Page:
WASHINGTON D.C., April 7, 2020. – The World Bank Board of Directors today approved a US$ 36.3 million loan to create an integrated system for emergency first response in Metropolitan Lima and Callao.
The project, Creation of a Centralized 911 Emergency Response and Information System, includes the construction and implementation of the 911 Center, where the emergency first response service will operate to ensure a more rapid, efficient response. The initiative also includes the creation of an integrated digital platform, which will be linked with National Police Force security cameras, procedural protocols and a component to support capacity building for service operators.
Currently in Peru each emergency response service has a different assistance telephone number, communication system and infrastructure. This makes it confusing for users to identify the service they need, limits coordination between agencies and duplicates response efforts. Additionally, insufficient resources and the large number of malicious calls affect response efficiency and speed. For example, in 2018, nine of every 10 calls to first response services were malicious (nearly 8.3 million calls).
“The World Bank is a key ally of the Peruvian government in its efforts to guarantee better public services for all citizens. To this end, we are collaborating to achieve an efficient integrated emergency first response system that improves the safety, health and protection of individuals,” said the World Bank Director for Bolivia, Chile, Ecuador and Peru, Marianne Fay. “The project will also contribute to improving the 100 Hotline service, which provides crucial assistance to women who have suffered violence,” she said.
The project will integrate Peru’s three main lines of emergency response assistance to the 911 system. These are the emergency hotlines of the National Police Force, the Ministry of Health’s Mobile Emergency Care System (Samu) and the Fire Department. These three hotlines receive 90 percent of all emergency calls, which include accidents (traffic, work or home), robberies, fires, harassment and others. Additionally, it will contribute to strengthening the 100 Hotline of the Ministry of Women and Vulnerable Populations, which provides assistance with cases of gender-based violence by integrating it into the 911 system and enabling the geolocation of calls.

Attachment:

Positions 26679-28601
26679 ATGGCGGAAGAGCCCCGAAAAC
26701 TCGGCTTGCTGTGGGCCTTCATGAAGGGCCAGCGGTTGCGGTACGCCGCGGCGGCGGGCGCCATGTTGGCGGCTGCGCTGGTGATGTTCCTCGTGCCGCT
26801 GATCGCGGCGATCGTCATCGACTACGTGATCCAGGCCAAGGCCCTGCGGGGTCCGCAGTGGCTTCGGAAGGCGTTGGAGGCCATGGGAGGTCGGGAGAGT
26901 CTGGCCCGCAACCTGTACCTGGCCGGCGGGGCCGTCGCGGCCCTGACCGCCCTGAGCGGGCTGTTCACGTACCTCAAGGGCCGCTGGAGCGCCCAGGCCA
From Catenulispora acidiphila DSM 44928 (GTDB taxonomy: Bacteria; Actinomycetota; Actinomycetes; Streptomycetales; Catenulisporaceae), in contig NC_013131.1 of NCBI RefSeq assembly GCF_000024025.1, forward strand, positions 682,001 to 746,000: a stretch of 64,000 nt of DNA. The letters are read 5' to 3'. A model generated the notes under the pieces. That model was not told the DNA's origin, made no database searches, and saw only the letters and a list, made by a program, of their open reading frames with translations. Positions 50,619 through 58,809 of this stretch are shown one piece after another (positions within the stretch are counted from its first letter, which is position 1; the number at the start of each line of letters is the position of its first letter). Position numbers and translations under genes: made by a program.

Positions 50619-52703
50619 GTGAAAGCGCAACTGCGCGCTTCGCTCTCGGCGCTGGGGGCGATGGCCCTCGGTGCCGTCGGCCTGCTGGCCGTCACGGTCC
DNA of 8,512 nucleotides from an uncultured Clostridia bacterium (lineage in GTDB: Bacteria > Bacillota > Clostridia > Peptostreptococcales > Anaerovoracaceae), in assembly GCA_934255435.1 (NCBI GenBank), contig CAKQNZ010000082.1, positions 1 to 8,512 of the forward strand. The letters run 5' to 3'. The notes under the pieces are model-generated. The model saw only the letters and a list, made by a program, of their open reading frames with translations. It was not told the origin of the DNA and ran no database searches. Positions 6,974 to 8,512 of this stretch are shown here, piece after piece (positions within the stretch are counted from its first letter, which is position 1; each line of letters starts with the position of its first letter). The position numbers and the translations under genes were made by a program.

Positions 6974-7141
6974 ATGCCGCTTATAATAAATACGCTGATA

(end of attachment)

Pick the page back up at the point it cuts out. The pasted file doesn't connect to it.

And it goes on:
The 911 Center will centralize the first line of emergency response. Its design and construction will take into account the specific needs of disabled individuals and will follow energy efficiency guidelines to avoid significant environmental impact.
The 911 Center will also have the necessary digital infrastructure, which will include a geolocation system, a data storage system and an internal telecommunications network, among other services. Additionally, standardized response protocol will be established to improve coordination among operators. The National Telecommunications Program of the Ministry of Transportation and Communications will implement the project.
Learn more about the work of the World Bank in Latin America and the Caribbean: www.worldbank.org/lac